Shining a Spotlight on Persistent Under-performance
CCSA first publicly called for the non-renewal of underperforming charter schools in 2011. Eight of 10 schools on that 2011 list either closed or improved. Only two schools on that list were renewed by their authorizers and have continued to chronically underperform. These are Leadership High in San Francisco (San Francisco Unified School District) and West Sacramento Early College Prep Charter (Washington Unified School District). CCSA calls for the authorizers to reconsider their decisions to allow these schools to stay in operation given the schools continued languishing performance.
Leadership High School in San Francisco (with a 2013 API score is 646) failed to meet school-wide or subgroup API growth targets and earned statewide and similar school rankings in the lowest two deciles in each of the last three years. As such, this charter school does not meet state education code requirements for renewal. We believe students in San Francisco deserve a better education and call on the district to revoke this charter.
West Sacramento Early College Prep Charter has had a decline in academic performance since 2011, dropping 35 API points last year to a 2013 API score of 611. Washington Unified School District renewed the school in February 2012, however the school continues to underperform. This charter school also falls below the bar established by the State Board of Education revocation regulations. We believe students in West Sacramento deserve a better education and call on the district to revoke this charter.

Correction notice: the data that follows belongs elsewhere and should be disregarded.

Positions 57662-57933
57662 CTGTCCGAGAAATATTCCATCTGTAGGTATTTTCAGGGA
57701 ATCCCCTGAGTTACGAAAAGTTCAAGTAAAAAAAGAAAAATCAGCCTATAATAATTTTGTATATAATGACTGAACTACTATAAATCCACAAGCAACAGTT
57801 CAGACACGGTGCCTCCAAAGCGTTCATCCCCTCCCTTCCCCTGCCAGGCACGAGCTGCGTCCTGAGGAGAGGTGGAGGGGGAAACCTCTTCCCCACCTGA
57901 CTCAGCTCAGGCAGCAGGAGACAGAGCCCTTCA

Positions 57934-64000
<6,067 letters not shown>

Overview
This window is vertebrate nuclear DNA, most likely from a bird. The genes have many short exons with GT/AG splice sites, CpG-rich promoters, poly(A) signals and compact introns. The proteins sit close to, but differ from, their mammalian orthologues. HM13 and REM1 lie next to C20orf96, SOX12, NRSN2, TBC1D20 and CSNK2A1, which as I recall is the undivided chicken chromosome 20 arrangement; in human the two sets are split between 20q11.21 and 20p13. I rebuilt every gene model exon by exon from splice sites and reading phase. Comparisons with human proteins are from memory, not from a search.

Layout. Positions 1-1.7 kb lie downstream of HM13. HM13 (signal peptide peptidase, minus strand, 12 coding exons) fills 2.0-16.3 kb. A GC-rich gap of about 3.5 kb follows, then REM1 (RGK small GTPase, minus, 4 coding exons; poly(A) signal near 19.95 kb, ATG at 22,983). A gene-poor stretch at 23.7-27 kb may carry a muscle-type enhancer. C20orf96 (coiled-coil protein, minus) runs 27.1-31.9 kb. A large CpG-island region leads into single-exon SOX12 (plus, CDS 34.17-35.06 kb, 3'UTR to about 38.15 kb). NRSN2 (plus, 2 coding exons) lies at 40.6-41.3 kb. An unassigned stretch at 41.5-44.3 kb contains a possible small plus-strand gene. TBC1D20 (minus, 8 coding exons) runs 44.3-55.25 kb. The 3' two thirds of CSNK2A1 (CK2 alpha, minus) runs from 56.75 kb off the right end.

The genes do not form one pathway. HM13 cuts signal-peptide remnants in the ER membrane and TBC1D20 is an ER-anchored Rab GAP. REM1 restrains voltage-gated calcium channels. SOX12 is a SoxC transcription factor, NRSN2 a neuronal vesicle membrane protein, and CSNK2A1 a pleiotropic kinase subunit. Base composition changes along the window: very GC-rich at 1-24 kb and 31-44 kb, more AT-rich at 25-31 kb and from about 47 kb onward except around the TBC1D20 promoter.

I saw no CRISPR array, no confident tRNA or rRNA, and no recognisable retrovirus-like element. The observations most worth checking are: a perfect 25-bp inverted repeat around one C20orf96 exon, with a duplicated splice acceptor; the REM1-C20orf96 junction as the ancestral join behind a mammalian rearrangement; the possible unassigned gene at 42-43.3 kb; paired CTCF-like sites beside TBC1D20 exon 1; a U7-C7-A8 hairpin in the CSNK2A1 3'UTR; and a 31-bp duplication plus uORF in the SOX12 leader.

An Ongoing Commitment to Accountability
In a time where the state has suspended state testing, it is critically important for the charter movement to be able to tell the story of how gains are being made statewide in communities being served by charter schools. And CCSA remains committed to transparency and accountability for the students and families California charter schools serve.
"Accountability has been a top priority for CCSA through many changes and it will continue to be. Students only get one shot at first grade or freshman year. That's why we remain committed to transparency and accountability for charter public schools," said Wallace. "We believe that closure of persistently low-performing schools is a natural part of a healthy charter school movement, and will allow us to continue reinventing public education in California."
"Charter schools are founded on the promise of increased flexibility and autonomy in exchange for greater accountability. We don't want to see public charter schools simply grow in number, they must perform well and deliver results," said Nina Rees, president and CEO of the National Alliance for Public Charter Schools. "The California Charter Schools Association is leading the effort to ensure California's charter schools best meet the needs of the students they serve. Their rigorous standards and annual call for nonrenewal is an important model that helps assure families have access to high-quality options."
About the California Charter Schools Association
The California Charter Schools Association is the membership and professional organization serving 1,130 charter public schools and more than 519,000 students in the state of California. The Vision of the California Charter Schools Association is to usher in a new era in public education so all students attend independent, innovative, accountable schools of choice. The Mission of the California Charter Schools Association is to influence the legislative and policy environments, leverage collective advocacy, and provide resources to support our members in developing and operating high quality, charter schools reflective of California's student population. For more information, please visit www.calcharters.org.